Workshop Report 3: Edge Positions From Scanning Electron Microscope Signals by Comparing Models With Measure
J R. Lowney, Michael T. Postek, Andras Vladar
There is a pressing need in the semiconductor industry to determine the dimensions of lithographically produced features on wafers and masks down to the l0?nm level of accuracy. Such measurements involve the accurate location of line edges, the subtraction of one edge position from another and the determination of the linewidth according to some measurement algorithm. The scanning electron microscope (SEM) is a very useful tool for these measurements because of the narrowness of the electron beam depending upon instrument operation conditions. However the electrons scatter from the atoms as they traverse the sample, and it becomes difficult to relate the position of exiting electrons to that of the incoming electron beam. Therefore, a model of the electron scattering processes is needed to interpret the measured data. Several Monte Carlo models have been developed for this purpose and a round-robin has just been conducted to compare the results of these models for a rudimentary 1um step in a silicon wafer. A companion round-robin was also performed to compare comparable measurements to obtain experimental data from the SEM. This work compares the results of these two round-robins and shows how accurately linewidth measurements can be made for this specific case. The spreading of the electron beam inside a sample is very dependent on the atomic species present and the sample density. Therefore, any attempt at providing a linewidth measurement from an SEM image would have to take the sample composition and geometry into account. Thus, the results of modeling the signals becomes an inherent part of accurate SEM metrology.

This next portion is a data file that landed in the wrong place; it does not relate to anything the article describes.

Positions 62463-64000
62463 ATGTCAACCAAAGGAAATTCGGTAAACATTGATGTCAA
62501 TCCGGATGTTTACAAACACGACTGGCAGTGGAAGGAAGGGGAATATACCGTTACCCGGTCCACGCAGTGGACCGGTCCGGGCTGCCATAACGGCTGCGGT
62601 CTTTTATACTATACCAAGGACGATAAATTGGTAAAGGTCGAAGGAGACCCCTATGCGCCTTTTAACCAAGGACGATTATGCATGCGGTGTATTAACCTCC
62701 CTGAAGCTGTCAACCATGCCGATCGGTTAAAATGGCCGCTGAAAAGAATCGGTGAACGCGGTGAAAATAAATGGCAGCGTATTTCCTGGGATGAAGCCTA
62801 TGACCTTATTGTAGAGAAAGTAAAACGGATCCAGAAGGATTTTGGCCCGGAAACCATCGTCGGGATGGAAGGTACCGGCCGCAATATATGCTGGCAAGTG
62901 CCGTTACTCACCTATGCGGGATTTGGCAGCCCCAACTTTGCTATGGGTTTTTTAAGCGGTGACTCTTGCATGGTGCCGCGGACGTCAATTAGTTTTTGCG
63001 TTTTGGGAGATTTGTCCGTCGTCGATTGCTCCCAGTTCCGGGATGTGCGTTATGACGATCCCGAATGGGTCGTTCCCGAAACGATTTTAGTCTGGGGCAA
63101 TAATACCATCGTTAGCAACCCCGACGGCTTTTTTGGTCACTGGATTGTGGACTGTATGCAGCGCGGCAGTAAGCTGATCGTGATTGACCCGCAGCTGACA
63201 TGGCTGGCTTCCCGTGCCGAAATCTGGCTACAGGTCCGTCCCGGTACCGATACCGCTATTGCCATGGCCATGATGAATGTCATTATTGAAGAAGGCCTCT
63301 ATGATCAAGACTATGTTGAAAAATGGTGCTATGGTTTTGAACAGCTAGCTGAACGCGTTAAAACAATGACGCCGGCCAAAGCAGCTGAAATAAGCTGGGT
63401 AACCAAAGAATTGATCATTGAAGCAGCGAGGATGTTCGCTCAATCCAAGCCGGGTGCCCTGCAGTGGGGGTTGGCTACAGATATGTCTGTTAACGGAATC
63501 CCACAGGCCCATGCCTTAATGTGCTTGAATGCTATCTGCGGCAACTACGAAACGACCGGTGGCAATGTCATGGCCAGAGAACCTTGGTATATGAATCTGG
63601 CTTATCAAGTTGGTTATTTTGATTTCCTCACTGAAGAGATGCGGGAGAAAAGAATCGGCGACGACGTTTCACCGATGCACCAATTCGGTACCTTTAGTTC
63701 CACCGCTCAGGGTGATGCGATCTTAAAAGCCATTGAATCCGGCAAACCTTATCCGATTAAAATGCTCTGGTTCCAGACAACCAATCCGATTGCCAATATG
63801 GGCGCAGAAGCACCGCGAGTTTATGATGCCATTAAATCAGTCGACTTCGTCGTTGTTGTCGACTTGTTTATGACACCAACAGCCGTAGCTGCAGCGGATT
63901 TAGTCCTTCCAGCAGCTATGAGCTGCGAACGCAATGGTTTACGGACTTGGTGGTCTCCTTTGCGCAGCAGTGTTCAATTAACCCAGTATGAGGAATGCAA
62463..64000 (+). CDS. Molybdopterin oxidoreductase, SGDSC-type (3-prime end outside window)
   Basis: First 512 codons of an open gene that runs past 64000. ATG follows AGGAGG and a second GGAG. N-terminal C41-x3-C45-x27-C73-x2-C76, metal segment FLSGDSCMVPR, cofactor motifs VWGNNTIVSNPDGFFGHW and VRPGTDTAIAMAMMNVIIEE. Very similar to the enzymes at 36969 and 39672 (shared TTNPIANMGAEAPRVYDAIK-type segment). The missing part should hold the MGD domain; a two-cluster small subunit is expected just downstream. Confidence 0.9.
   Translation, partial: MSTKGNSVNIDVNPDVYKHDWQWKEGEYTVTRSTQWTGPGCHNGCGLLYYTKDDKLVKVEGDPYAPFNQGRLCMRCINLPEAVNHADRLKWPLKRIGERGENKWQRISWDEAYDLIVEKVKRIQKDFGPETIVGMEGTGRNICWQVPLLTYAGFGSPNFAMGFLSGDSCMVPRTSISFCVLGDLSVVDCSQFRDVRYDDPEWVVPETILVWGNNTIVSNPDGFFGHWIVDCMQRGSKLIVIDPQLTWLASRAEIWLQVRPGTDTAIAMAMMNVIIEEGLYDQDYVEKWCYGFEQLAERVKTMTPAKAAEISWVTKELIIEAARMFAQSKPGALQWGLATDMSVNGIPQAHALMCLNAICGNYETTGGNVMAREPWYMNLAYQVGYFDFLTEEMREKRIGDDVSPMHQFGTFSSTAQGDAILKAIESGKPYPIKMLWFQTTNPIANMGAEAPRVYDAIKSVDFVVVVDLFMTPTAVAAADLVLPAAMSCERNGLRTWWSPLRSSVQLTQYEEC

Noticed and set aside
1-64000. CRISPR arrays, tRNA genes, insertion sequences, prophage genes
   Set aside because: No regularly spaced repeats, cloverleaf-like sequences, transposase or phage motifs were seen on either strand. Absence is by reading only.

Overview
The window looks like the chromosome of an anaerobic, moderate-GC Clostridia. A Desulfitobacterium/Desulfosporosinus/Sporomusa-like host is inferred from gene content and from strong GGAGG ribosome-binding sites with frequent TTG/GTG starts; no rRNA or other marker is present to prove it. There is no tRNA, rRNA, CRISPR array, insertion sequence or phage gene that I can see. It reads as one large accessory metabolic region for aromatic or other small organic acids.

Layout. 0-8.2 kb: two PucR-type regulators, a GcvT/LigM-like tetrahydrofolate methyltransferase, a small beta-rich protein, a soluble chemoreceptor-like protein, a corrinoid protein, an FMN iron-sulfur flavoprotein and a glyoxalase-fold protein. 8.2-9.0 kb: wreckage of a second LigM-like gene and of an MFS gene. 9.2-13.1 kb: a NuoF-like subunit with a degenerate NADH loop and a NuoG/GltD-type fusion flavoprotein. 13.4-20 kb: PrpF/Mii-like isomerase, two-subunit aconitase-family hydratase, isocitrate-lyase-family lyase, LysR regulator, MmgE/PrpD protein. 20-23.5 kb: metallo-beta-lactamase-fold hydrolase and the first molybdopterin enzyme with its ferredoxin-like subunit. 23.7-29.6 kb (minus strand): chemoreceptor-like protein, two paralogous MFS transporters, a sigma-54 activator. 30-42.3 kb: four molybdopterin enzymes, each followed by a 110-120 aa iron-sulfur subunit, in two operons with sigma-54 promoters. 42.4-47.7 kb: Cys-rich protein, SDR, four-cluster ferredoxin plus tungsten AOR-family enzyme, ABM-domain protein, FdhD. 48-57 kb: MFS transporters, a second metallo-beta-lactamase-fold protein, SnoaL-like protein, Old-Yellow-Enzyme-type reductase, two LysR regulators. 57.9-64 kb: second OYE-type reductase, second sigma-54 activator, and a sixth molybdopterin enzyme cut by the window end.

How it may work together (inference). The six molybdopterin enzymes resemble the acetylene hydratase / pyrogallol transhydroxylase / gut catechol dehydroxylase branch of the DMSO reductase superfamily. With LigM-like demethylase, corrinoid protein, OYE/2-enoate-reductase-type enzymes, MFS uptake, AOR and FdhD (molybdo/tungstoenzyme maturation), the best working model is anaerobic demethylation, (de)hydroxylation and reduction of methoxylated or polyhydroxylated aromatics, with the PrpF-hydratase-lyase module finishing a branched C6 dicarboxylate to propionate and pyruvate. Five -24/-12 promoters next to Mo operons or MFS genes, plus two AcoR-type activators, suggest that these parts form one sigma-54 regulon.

, Postek, M.
and Vladar, A.
Workshop Report 3: Edge Positions From Scanning Electron Microscope Signals by Comparing Models With Measure, Proceedings of Microbeam Analysis Society, Breckenridge, CO, USA
(Accessed December 4, 2023)